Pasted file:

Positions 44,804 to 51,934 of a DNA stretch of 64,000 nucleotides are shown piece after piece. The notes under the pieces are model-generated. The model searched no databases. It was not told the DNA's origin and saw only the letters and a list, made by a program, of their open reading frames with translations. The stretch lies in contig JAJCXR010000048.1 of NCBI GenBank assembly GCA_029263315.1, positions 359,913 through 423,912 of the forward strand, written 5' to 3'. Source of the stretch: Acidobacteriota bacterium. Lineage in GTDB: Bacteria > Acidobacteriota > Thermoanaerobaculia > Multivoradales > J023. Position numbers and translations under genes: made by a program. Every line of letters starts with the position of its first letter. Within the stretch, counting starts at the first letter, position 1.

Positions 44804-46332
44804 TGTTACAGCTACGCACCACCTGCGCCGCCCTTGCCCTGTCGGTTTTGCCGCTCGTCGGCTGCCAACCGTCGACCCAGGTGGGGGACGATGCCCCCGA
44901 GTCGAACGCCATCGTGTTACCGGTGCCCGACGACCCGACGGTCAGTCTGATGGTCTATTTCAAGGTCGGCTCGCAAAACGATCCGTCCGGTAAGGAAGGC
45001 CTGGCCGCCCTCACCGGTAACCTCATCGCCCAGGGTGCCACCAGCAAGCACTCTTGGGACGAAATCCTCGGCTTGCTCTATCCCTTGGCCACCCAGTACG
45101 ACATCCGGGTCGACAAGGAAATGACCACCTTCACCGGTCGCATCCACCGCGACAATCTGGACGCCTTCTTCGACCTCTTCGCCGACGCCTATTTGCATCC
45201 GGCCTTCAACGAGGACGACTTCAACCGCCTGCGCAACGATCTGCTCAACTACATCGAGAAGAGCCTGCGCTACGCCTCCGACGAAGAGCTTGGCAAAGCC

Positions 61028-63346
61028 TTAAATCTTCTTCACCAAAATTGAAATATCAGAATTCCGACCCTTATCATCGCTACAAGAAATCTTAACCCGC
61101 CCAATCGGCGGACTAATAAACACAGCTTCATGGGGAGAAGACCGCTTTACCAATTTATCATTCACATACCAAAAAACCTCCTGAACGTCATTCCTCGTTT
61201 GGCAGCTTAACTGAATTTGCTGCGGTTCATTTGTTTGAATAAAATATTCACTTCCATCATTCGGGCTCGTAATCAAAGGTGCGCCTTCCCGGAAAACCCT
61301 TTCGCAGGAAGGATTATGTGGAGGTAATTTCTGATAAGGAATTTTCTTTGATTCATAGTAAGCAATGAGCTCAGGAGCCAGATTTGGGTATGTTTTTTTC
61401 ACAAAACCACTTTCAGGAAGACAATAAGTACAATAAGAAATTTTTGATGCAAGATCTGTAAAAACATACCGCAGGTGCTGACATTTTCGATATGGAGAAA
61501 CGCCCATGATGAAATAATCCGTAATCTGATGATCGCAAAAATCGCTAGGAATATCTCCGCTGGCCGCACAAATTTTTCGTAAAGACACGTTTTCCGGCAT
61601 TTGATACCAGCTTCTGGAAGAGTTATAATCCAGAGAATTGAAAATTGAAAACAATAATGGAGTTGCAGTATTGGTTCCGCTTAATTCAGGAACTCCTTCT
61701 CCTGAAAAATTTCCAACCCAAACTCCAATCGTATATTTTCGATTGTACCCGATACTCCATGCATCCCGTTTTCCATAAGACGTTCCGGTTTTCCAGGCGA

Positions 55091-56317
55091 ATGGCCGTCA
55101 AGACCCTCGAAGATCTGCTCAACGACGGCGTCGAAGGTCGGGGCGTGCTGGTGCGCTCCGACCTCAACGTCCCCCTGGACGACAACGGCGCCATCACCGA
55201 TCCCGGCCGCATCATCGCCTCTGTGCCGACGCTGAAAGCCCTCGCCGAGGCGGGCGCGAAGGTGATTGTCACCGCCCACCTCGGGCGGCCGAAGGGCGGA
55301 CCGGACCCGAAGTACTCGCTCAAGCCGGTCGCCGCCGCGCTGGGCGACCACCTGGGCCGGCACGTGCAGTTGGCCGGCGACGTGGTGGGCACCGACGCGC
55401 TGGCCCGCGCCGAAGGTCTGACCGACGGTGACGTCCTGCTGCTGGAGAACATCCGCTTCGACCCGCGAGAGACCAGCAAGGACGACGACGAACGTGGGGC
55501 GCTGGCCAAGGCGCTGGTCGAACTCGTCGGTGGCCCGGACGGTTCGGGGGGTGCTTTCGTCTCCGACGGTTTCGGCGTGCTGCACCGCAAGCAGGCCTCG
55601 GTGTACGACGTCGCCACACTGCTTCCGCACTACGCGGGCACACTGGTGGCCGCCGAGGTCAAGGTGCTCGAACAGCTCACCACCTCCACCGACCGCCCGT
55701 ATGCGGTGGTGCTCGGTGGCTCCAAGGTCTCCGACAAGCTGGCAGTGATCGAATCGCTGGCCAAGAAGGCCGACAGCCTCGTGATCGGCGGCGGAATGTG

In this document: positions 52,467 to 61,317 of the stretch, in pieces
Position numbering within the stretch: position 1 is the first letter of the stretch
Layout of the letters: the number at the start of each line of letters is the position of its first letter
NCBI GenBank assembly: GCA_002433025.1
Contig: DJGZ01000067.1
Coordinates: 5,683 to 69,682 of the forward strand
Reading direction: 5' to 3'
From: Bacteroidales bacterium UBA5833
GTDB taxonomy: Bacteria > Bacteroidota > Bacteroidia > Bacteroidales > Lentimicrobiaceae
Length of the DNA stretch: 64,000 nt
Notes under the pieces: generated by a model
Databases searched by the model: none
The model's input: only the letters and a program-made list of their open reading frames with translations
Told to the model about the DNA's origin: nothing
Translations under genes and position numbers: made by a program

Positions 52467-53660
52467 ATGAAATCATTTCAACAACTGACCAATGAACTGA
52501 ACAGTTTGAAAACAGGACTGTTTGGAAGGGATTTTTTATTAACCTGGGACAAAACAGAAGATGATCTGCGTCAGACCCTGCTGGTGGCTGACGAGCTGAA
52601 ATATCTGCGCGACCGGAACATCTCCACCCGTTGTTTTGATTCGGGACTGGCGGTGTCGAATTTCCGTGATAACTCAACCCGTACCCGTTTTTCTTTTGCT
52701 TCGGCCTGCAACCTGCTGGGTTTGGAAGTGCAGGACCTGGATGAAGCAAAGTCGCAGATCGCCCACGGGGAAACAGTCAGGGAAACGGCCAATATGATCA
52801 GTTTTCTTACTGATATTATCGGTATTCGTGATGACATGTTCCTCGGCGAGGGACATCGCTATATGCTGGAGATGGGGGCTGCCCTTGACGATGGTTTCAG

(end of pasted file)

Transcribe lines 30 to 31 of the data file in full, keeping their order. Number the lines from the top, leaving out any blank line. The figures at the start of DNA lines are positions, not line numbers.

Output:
Contig: DJGZ01000067.1
Coordinates: 5,683 to 69,682 of the forward strand